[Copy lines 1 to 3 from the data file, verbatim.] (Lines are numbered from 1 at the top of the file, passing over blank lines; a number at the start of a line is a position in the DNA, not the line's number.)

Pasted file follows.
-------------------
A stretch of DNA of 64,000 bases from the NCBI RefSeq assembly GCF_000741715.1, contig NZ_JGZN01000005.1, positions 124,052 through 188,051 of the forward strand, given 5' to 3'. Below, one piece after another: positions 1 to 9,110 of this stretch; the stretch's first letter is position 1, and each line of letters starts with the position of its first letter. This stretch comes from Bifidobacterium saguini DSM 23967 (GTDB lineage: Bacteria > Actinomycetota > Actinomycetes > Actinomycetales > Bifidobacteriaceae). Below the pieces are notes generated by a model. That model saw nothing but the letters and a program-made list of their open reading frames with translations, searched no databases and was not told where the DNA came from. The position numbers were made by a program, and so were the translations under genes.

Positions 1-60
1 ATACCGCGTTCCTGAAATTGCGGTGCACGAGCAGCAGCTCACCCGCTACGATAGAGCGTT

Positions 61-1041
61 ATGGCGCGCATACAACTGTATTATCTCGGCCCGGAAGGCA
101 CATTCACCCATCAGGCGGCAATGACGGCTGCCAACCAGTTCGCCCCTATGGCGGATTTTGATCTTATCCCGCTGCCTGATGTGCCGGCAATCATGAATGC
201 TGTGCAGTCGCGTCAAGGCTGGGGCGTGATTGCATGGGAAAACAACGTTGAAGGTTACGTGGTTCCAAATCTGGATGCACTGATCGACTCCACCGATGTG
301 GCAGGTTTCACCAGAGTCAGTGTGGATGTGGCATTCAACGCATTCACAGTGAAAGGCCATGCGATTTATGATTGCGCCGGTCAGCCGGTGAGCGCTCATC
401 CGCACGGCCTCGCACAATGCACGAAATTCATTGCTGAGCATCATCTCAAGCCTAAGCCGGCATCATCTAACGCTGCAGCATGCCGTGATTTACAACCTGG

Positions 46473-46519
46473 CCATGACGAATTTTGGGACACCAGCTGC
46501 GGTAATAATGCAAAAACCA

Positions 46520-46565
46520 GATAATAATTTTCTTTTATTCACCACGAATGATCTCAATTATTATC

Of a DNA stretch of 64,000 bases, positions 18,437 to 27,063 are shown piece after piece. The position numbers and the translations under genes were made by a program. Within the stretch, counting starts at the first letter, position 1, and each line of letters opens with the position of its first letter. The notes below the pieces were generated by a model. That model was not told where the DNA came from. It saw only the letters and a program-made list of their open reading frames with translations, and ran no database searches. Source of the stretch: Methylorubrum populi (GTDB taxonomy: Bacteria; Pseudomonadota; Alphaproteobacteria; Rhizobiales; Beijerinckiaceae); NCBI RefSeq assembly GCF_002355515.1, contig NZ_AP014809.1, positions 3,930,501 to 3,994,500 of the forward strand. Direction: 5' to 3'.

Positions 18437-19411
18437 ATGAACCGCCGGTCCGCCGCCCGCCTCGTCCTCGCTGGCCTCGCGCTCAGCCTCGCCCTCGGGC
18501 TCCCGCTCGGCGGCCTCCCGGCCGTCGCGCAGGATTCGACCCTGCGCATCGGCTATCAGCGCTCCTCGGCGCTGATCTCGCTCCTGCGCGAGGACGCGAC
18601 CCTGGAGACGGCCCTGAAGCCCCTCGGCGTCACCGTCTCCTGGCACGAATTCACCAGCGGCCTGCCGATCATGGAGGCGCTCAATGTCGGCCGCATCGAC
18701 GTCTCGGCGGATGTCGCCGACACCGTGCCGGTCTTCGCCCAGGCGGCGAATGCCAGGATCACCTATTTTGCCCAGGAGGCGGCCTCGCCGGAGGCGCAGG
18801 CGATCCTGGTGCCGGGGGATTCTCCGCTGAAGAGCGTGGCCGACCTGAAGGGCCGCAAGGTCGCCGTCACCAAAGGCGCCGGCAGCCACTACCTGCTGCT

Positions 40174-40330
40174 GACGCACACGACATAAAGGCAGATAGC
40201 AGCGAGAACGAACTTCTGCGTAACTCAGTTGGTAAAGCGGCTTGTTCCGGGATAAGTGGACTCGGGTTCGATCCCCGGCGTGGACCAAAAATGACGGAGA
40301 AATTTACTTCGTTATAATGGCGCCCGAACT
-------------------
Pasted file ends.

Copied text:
A stretch of DNA of 64,000 bases from the NCBI RefSeq assembly GCF_000741715.1, contig NZ_JGZN01000005.1, positions 124,052 through 188,051 of the forward strand, given 5' to 3'. Below, one piece after another: positions 1 to 9,110 of this stretch; the stretch's first letter is position 1, and each line of letters starts with the position of its first letter. This stretch comes from Bifidobacterium saguini DSM 23967 (GTDB lineage: Bacteria > Actinomycetota > Actinomycetes > Actinomycetales > Bifidobacteriaceae). Below the pieces are notes generated by a model. That model saw nothing but the letters and a program-made list of their open reading frames with translations, searched no databases and was not told where the DNA came from. The position numbers were made by a program, and so were the translations under genes.

Positions 1-60
1 ATACCGCGTTCCTGAAATTGCGGTGCACGAGCAGCAGCTCACCCGCTACGATAGAGCGTT